If you ask someone that follows the rideshare gig economy which is the biggest company, you might get Uber or Didi as an answer. In reality, both are large, but SoftBank is larger. This Japanese investment banking company has its hand in every ridesharing company pie as well as in most leading autonomous vehicle projects too.
Here is a list of SoftBank’s investments and how far their global control really reaches.
* Uber sharahlders received this investment as part of a Softbank buyout of holdings to increase its share to 15%
As you can see, SoftBank has its hand in Uber, Ola, Grab and Didi, making it the worlds largest rideshare holding company. All that is missing is Lyft and Taxify to complete the picture. SoftBank’s presence is felt on every continent, and it even has companies competing against each other such as Uber and Ola in India. Although, after its last investment in Uber, SoftBank’s two new Uber board members are pushing Uber to leave Asia and concentrate on Europe and North America. SoftBank’s Uber directors are the Head of its $100 billion Vision Fund, Rajeev Misra, and President and CEO of Sprint Corporation, Marcelo Claure.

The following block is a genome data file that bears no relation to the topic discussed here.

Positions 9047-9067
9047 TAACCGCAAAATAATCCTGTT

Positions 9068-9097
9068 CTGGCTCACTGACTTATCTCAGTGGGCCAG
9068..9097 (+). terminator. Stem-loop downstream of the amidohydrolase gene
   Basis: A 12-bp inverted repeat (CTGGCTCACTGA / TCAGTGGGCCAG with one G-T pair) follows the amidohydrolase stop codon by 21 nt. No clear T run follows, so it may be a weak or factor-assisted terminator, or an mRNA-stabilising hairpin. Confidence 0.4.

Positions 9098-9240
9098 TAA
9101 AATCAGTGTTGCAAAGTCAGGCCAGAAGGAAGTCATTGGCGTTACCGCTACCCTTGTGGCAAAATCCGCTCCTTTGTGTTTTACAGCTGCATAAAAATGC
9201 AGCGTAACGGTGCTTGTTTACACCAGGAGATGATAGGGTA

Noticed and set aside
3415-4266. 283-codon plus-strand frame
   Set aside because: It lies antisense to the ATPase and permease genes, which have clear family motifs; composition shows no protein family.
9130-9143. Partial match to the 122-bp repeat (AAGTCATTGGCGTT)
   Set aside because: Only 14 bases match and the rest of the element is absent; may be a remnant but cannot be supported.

There are two reasons that SoftBank has positioned itself in this sector. The first is to sort out the destructive competition, trying to make sense of a global situation and maximizing income for specific markets through one large local presence, such as Didi in China, Grab in Singapore and other parts of Asia, Uber in Europe and North America. SoftBank will try to pull Uber out of India, leaving that market to Ola. Africa and South America are still an issue to contend with although SoftBank’s investment in Brazil’s 99 sorted this issue out. Didi is expanding into Mexico, which stops Uber’s drive south. The Middle East is still an open territory with Estonia’s Taxify taking the initiative.
The second reason is Uber and Didi’s huge investments in autonomous vehicle technology and the future of driverless transportation. While the car making industry is its main competitor, since GM intends to set up its own AV rideshare division, while JLR (Tata), Volvo, Ford, and others are taking sides with either Uber or other rideshare companies. The future is yet uncertain on how the driverless car will share the competing market for the brand, make, model and rideshare company control.
While Travis Kalanick might have dreamt of global domination, reality dictates that he enjoys his $1.4 billion income from selling 35% of his holdings, and leaving the world domination business in more capable hands, such as SoftBank’s.